Look Out for These Red Flags of Relationship Abuse

This post is republished in collaboration with Bumble’s longtime partners, The National Domestic Violence Hotline, a nonprofit dedicated to supporting those affected by relationship abuse—and helping them reclaim their power back. It’s one of the many resources available on The Hotline’s website

It’s not always easy to tell at the beginning of a relationship if it will become abusive. In fact, in the early stages of a relationship, many people who are abusive seem perfect on the surface, or like a dream partner. However, possessive and controlling behaviors don’t always appear overnight but emerge and intensify as the relationship grows. That’s why it’s important to know the potential red flags of abuse.

If you’re beginning to feel as if your partner or a loved one’s partner is becoming abusive, there are a few behaviors that you can look out for.

Watch out for these red flags and if you’re experiencing one or more of them in your relationship, call The National Domestic Violence Hotline to talk about what’s going on.

  • Embarrassing or putting you down
  • Looking at you or acting in ways that scare you
  • Controlling who you see, where you go, or what you do
  • Preventing you or discouraging you from seeing your friends or families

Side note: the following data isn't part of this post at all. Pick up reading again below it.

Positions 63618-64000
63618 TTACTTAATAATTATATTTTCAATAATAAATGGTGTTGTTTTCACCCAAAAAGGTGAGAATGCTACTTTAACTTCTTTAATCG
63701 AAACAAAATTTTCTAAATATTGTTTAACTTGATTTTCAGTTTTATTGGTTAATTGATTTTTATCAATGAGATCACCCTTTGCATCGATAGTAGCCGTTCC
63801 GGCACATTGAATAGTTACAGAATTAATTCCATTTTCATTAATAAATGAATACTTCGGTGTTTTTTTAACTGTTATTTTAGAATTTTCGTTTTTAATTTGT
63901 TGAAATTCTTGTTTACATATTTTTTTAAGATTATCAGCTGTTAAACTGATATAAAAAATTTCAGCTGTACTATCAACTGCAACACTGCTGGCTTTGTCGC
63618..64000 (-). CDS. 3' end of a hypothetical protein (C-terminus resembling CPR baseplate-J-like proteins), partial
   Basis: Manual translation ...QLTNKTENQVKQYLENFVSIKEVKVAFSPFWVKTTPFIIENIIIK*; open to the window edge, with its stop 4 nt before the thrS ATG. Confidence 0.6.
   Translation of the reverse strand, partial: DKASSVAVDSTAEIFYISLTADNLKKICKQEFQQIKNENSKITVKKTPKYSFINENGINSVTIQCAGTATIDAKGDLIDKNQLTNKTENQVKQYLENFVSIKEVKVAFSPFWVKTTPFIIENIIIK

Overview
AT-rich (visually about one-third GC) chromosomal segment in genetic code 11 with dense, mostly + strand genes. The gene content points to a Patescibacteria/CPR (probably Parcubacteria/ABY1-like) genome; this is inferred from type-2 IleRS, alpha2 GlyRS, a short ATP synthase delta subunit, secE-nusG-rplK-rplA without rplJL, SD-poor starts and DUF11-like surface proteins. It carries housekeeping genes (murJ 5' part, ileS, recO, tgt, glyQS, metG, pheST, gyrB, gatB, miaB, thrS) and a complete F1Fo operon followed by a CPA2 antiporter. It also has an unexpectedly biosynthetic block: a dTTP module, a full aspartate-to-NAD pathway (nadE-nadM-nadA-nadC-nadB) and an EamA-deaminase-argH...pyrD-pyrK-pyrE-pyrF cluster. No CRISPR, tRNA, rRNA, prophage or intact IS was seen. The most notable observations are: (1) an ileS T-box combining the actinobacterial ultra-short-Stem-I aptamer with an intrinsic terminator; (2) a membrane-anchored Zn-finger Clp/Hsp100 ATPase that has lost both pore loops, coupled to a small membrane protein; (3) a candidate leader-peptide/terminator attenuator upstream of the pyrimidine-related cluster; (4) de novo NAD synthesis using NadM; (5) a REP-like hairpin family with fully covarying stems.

• Taking your money or refusing to give you money for expenses
  • Preventing you from making your own decisions
  • Telling you that you are a bad parent or threatening to harm or take away your children
  • Preventing you from working or attending school
  • Blaming you for the abuse, or acting like it’s not happening
  • Destroying your property or threatening to hurt or kill your pets
  • Intimidating you with guns, knives, or other weapons
  • Shoving, slapping, choking, or hitting you
  • Attempting to stop you from pressing charges
  • Threatening to commit suicide because of something you’ve done
  • Threatening to hurt or kill you
  • Pressuring you to have sex when you don’t want to or do things sexually you’re not comfortable with
  • Pressuring you to use drugs or alcohol
  • Preventing you from using birth control or pressuring you to become pregnant when you’re not ready

It’s important to know the red flags of abuse because domestic violence doesn’t look the same in every relationship. But one thing most abusive relationships have in common is that the abusive partner does many things to have more power and control over their partner.

If you’re concerned about some of these things happening in your relationship, please call The National Domestic Violence Hotline at 1-800-799-SAFE (7233).

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